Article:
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“It is dangerous to
be right when the
government is
wrong.”
Look at how this
sculpture makes
him look like a
philosopher.
Voltaire
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Famous essayist, writer (books, letters), and
satirist (he used comedies to poke fun at the
government and religion)
Saw corruption and falseness of government
and organized religion
Wrote letters to free people prison, challenged
the French government for not having enough
evidence
Thrown in prison (the Bastille) more than once
Powerful and influential man – very brave,
willing to risk life to spread Enlightenment
The Baron de Montesquieu
• A separation of political
powers ensured freedom
and liberty
• Believed that government
should have different
branches – executive,
legislative, judicial
• He saw the problems of
absolute monarchies - all
power in executive
• Any examples?
Montesquieu
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Separation of powers into different branches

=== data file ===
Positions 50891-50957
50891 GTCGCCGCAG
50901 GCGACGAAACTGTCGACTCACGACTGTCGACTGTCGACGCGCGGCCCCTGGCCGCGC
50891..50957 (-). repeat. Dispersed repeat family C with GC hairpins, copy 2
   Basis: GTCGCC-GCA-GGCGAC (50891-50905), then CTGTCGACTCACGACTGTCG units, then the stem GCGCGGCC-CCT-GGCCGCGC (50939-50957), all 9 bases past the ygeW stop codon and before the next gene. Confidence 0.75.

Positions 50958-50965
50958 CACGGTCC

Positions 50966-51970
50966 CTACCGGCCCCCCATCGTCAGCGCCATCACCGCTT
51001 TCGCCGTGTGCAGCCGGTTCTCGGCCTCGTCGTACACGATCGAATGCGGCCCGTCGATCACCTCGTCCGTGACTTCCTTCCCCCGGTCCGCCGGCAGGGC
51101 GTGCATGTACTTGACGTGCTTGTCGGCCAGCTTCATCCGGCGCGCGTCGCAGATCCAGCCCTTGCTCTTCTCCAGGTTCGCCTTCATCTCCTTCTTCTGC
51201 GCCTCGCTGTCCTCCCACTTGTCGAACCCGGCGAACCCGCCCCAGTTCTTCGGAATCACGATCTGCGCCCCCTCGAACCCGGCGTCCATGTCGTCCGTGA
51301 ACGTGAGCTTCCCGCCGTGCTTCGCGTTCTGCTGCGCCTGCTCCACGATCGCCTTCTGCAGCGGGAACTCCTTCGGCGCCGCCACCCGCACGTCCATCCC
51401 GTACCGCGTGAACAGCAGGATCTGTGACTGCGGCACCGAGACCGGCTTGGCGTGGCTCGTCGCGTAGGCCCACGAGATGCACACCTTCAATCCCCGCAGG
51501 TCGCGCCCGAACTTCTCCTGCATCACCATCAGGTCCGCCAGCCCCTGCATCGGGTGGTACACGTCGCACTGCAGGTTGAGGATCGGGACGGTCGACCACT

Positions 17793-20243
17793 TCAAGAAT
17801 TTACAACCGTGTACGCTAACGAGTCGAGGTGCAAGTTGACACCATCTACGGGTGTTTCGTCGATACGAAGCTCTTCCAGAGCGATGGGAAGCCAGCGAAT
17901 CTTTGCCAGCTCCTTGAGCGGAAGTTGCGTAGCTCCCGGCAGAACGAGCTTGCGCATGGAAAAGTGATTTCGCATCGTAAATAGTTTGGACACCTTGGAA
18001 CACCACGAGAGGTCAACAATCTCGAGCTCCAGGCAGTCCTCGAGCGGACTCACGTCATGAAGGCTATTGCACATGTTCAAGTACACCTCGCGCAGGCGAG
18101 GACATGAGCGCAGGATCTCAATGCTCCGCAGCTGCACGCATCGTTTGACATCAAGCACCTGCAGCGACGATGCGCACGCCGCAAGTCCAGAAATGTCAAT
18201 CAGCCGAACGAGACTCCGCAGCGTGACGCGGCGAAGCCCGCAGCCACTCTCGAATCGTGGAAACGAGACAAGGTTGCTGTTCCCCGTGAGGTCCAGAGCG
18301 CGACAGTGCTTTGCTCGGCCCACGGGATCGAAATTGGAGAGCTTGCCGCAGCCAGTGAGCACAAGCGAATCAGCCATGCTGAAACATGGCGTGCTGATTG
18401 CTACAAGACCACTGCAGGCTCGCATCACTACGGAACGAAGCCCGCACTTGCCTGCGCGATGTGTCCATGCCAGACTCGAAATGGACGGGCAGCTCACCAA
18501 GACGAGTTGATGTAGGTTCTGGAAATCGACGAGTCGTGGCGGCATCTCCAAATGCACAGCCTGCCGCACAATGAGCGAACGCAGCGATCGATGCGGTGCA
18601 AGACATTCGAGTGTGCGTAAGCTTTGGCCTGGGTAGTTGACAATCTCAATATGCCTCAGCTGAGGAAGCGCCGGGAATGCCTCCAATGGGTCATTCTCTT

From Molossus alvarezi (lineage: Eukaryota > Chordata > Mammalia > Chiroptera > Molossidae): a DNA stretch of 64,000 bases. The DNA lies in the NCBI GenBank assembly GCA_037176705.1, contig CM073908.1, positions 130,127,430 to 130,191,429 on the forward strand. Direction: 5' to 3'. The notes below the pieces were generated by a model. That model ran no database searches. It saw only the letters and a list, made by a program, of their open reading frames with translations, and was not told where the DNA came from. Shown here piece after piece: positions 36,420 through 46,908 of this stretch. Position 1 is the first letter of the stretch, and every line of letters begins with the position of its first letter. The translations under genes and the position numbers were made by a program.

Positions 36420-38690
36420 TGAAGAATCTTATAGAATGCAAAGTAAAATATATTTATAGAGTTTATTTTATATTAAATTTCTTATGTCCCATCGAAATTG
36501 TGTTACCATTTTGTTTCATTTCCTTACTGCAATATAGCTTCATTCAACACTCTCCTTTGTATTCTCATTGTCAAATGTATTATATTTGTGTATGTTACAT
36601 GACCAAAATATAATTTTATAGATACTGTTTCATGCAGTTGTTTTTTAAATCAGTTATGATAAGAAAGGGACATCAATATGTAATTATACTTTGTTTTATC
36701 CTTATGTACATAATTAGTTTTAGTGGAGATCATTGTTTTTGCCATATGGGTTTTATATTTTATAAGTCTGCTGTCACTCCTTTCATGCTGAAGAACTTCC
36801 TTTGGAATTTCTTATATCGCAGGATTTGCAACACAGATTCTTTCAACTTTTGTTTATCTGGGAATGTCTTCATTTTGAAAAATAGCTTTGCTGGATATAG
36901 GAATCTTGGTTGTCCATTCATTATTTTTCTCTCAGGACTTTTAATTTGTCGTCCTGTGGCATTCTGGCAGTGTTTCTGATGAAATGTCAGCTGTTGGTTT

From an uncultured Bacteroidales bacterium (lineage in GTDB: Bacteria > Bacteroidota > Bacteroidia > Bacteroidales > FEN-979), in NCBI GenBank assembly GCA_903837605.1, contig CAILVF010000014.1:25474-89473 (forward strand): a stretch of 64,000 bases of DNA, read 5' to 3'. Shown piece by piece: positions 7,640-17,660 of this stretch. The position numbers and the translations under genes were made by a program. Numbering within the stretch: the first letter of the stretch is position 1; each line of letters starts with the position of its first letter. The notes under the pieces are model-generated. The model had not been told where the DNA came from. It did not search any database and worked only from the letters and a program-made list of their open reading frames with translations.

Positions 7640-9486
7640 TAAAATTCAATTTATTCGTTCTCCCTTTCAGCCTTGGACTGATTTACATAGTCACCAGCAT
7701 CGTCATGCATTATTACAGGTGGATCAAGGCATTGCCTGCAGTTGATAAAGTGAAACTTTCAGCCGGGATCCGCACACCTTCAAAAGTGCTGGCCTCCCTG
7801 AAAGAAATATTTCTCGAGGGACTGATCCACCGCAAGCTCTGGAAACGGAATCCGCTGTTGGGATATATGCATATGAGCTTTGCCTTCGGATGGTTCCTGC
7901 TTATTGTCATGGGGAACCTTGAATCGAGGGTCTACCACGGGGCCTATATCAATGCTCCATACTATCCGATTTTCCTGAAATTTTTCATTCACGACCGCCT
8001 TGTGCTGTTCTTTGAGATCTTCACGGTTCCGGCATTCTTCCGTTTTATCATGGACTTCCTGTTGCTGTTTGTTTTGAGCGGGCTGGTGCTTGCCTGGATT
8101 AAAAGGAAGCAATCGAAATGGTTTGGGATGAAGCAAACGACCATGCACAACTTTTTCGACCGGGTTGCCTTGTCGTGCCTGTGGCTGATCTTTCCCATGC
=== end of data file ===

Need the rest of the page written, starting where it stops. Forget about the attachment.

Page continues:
Each branch can check the other’s powers (checks and
balances)
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Presidential veto power over Congressional legislation
House votes on articles of impeachment, Senate votes to
impeach President who commits high crimes while in office
Supreme Court can declare acts to be unconstitutional
President nominates Supreme Court justices, who must then
be approved by Senate vote
Separation of powers would bring progress by
preserving liberty of its citizens
What do you think?
Jean Jacques Rousseau
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Government must
preserve “virtue”
and
”liberty.”
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Man is born free,
yet everywhere he is
in chains.
The Social Contract
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Rousseau
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Believed that people needed to participate in
their government more
Favored a republic – people vote for the
representatives (similar to how American